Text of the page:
The Thai foot massage does not have any side effects which makes it a wonderful therapy for improving and managing illnesses. There are some situations where the therapist will be more careful than at other times. For instance, individuals who suffer with diabetes or are of an older age will experience more gentle rubs and pressures as they are likely to bruise easier than others.
Even doctors and primary physicians are able to testify to the benefits of the Thai foot massage. There are situations when you should double check with them first though as this therapy does impact the circulatory system. These situations include
- High blood pressure
- Heart disease and coronary artery disease.
It is also worth checking if you suffer from osteoporosis or neurological diseases which can affect the spine.
Even if you have any of these conditions, a Thai foot massage is not ruled out. If you have been given the go ahead by your doctor then your therapist can adjust the intensity and pressure forces to suit your needs.
What will I feel after a Thai foot massage?
Once the Thai foot massage has been completed you should feel relaxed and revived. As the energy flows will be circulating better within your body the toxins and metabolic waste will begin to be broken down. For this reason it is very important that you keep yourself hydrated by drinking plenty of water.
How often you get a Thai foot massage after the initial one can vary according to the condition or ailment that is being treated. When you have your consultation with your therapist you can agree the best ongoing treatment plan for you and book in for your next session before you leave if you wish to.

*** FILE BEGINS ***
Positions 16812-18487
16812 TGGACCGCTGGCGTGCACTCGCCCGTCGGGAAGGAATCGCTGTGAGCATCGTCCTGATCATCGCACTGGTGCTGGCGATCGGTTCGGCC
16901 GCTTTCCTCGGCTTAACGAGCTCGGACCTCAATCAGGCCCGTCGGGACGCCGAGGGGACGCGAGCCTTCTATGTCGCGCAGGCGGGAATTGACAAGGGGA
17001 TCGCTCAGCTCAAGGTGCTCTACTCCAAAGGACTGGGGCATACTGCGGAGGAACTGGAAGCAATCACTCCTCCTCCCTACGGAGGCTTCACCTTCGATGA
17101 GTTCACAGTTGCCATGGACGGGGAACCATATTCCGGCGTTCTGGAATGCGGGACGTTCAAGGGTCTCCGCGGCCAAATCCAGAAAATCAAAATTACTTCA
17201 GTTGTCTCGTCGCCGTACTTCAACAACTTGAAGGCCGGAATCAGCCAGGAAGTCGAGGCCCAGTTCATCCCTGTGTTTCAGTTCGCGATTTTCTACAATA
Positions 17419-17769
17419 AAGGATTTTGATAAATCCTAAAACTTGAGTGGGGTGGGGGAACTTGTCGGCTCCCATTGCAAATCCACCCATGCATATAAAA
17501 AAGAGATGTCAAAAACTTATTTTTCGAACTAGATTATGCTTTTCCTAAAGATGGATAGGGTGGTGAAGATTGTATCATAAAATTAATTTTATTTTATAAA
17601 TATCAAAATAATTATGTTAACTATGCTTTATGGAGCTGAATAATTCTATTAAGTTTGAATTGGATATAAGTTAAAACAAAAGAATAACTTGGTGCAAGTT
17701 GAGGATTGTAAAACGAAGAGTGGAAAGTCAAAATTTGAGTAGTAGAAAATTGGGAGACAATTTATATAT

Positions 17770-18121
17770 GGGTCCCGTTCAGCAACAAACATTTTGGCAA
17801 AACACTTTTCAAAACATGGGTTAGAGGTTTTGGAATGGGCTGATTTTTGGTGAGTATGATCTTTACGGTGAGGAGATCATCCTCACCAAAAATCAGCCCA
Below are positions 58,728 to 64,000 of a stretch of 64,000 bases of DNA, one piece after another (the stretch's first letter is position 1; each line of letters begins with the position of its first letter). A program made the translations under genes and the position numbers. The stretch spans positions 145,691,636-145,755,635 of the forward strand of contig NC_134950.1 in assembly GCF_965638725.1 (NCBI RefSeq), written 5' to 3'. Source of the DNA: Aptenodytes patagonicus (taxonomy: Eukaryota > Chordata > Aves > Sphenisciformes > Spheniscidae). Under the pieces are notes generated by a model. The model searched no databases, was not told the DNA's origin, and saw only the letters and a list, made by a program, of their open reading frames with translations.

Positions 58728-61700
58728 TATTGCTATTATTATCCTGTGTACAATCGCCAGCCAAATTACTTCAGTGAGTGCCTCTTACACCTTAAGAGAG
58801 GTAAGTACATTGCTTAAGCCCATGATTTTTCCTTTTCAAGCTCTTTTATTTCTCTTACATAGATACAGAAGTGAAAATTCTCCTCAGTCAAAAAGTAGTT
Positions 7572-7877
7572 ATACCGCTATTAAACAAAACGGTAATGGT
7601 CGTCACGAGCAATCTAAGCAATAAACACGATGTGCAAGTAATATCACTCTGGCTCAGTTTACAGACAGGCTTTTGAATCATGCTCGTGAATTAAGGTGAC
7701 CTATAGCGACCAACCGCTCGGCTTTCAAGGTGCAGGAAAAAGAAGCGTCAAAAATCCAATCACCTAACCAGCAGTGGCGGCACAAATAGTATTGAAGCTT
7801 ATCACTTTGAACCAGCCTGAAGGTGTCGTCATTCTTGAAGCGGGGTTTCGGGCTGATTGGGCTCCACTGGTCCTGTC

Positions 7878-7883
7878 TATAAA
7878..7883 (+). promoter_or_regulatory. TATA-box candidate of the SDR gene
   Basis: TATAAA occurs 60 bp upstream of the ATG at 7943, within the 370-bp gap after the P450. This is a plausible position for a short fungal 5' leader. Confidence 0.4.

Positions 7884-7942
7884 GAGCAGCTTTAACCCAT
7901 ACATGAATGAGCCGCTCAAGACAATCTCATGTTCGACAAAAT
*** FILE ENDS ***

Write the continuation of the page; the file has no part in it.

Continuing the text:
Originating in China over 5000 years ago the foot massage made its way to Thailand where it was matched to the Ten Sen or energy networks within the body. Practiced by local healers and Buddhist monks the Thai foot massage, which was once only carried out by important people with strong religious ties, became available to the whole of the world.
Through the energy systems which pass through the feet, the whole of the body can be relaxed, destressed and healed. Whether this is the physical or mental manifestations of the conditions, the feet can unblock and stimulate the energy networks.
With an array of benefits that range from improving symptoms of depression and anxiety to improving flexibility the Thai foot massage is suitable for chronic pain, high blood pressure, fibromyalgia, arthritis and much more. As the intensity of the therapy can be altered to meet your needs, there are very few reasons as to why you should not have a Thai foot massage.